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​Explained: Silicon batteries and Applications

Lithium-silicon battery use lithium ions and silicon-based anode as the charge carriers. A huge specific capacity is generally possessed by silicon-based materials. Silicon is possessed in small quantities by the commercial battery anodes, and it slightly boosts their performance. Due to its remarkably high specific capacity, there have been extensive studies on silicon as a material of anode for lithium-ion batteries (LIB).

LIBs have different applications among various industries because of their stable performance, comparatively high energy density, and environmental benignity. LiBs market size can also surpass the market size of the portable electronics in electric vehicles case. There has been a great demand for batteries with enhanced safety, lower cost, higher power, and energy density in this regard. There has been the adoption of lithium-ion batteries (LIBs) for portable electronic devices as the major energy storage technology and they are also being taken into consideration for various markets like grid-scale energy storage.

 

Introduction

A substrate of lithium-ion battery technology is known by the name lithium-silicon battery and they use lithium ions and silicon-based anode as the charge carriers. A huge specific capacity is generally possessed by silicon-based materials, for instance for pristine silicon, it’s 3600 mAh/g, as compared to graphite that has 372 mAh/g as its maximum theoretical capacity for LiC6 the fully lithiated state. When lithium is inserted, the large volume change of silicon (almost 400 percent based on crystallographic densities) is one of the major complications and the high reactivity in the charged state to this type of anode’s commercialization is another major complication.

Silicon is possessed in small quantities by the commercial battery anodes, and it slightly boosts their performance. The nearly held trade secret is the amount, as in 2018 it was limited to 10% of the anode. Cell configurations are also included in the lithium-silicon batteries where Si at low voltage may store lithium through a displacement reaction as Si is in compounds, including silicon nitride, silicon monoxide, or silicon oxy carbide.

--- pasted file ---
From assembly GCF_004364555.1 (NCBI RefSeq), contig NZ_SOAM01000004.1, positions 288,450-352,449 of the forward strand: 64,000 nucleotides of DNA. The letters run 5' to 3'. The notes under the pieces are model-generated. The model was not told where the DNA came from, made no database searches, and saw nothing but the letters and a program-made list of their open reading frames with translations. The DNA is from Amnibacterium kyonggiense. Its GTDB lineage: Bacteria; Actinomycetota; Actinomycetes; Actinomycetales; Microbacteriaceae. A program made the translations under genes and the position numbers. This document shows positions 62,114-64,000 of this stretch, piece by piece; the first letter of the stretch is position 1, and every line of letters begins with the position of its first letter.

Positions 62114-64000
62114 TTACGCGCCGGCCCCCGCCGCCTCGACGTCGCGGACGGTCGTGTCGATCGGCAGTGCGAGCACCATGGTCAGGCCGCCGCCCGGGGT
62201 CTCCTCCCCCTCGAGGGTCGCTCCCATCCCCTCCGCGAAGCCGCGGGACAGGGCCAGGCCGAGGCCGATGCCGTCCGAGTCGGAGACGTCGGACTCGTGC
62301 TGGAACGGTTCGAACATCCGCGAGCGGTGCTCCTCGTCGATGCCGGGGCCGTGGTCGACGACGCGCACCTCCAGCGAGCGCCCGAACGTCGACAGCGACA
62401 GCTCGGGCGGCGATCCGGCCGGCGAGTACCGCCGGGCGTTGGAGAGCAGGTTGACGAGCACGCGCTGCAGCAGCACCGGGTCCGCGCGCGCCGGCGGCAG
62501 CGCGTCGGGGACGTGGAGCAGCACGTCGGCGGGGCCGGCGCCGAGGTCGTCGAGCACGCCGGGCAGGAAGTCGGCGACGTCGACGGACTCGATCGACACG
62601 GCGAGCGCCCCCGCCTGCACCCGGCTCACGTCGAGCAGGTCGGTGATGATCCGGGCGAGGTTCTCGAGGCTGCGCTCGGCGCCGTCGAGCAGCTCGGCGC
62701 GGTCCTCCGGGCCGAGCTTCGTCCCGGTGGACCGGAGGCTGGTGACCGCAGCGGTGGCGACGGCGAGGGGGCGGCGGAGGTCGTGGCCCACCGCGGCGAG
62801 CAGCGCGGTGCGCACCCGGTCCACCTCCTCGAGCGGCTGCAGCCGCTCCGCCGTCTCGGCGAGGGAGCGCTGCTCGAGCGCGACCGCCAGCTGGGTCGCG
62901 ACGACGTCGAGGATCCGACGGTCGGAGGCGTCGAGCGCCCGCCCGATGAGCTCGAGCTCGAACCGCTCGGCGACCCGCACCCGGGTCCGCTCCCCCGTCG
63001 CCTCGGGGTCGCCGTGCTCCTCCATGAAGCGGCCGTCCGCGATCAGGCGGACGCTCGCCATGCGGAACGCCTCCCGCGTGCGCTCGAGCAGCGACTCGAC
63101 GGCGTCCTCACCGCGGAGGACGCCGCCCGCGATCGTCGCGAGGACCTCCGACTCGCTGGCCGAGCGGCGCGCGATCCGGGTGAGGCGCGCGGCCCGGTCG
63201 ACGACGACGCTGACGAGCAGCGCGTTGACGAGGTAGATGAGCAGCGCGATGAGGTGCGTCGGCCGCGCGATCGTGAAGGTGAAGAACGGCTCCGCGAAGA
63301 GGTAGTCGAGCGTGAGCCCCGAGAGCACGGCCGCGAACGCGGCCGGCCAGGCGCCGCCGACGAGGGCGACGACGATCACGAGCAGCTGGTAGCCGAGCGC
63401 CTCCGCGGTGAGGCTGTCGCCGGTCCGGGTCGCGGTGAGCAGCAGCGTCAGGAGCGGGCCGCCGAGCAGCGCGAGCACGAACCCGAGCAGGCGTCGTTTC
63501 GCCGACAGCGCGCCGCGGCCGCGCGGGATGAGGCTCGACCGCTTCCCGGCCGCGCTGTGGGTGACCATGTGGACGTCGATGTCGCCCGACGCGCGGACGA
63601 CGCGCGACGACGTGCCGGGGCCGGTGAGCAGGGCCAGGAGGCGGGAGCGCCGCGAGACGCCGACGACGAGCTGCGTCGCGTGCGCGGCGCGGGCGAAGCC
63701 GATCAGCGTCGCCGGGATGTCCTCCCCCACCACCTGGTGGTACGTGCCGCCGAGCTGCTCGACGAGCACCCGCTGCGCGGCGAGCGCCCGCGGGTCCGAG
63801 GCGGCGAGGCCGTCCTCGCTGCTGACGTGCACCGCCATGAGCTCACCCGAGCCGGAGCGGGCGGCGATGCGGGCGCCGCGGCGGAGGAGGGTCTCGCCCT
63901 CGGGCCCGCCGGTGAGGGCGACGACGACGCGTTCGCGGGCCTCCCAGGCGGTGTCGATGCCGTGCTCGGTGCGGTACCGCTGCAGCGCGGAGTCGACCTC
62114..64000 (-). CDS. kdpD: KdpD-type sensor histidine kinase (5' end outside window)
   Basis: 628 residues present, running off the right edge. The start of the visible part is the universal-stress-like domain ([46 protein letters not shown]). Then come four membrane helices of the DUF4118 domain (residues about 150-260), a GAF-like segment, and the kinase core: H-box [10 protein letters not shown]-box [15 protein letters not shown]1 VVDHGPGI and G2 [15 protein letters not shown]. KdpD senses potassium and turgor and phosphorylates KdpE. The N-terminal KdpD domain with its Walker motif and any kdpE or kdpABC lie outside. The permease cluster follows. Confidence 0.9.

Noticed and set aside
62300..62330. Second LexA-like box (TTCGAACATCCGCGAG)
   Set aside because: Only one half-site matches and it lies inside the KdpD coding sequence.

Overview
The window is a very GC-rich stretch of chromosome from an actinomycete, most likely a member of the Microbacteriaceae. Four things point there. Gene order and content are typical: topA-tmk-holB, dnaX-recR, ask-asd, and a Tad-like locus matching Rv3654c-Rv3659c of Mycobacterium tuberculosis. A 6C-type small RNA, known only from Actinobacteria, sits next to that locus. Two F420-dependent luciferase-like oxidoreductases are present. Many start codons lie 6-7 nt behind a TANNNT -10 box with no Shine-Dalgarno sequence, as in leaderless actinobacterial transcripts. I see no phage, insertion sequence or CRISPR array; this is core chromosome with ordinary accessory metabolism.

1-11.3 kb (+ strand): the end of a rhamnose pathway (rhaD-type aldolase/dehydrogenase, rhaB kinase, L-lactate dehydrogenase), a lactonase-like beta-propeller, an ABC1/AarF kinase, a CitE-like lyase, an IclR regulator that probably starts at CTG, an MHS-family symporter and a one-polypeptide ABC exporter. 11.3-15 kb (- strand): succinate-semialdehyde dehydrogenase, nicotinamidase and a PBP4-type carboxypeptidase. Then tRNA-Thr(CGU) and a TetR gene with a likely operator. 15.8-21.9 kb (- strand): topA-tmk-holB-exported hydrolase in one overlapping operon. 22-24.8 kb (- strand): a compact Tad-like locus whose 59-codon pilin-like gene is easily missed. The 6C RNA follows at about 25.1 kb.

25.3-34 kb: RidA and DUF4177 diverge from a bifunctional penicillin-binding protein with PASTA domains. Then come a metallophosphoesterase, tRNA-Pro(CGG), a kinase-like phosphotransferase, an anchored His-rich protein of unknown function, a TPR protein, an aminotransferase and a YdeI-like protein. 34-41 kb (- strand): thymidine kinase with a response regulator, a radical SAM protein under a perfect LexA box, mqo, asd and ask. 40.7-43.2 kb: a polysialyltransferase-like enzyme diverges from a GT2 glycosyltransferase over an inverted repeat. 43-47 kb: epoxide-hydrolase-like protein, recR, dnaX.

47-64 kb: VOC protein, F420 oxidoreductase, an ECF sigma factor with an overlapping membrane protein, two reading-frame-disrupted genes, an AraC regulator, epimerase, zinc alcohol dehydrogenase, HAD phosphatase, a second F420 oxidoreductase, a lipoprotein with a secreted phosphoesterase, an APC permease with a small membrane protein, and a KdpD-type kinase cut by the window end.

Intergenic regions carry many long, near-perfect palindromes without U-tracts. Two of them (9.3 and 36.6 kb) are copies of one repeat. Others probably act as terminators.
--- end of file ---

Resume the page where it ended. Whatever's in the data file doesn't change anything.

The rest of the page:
Due to its remarkably high specific capacity, there have been extensive studies on silicon as a material of anode for lithium-ion batteries (LIB). Although, during the discharge and charge process, usually the silicon-based anode materials go through a large volume change resulting in continuous side reactions, loss of electric contact, and silicon’s subsequent pulverization. The poor life cycle is caused by these transformations and they cause a hindrance in silicon’s broad commercialization for LiBs. There have been progressive studies and understanding of the interphase reaction mechanisms, and the lithiation and de-lithiation behaviors.

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In comparison to commercial carbon-based anodes

As compared to commercial carbon-based anodes, there have been reports of numerous nanostructured silicon anodes that possess both excellent cycle life and specific capacity. Although, there are some practical issues regarding nanostructured silicon that can’t be ignored and if it is going to be utilized broadly in commercial LIBs then it should be addressed. Major affective work on the silicon-based anodes is outlined in this review along with the latest research directions in this field, particularly, silicon architecture’s engineering, silicon-based composite’s construction, and other performance-improvement studies for instance binders and electrolytes.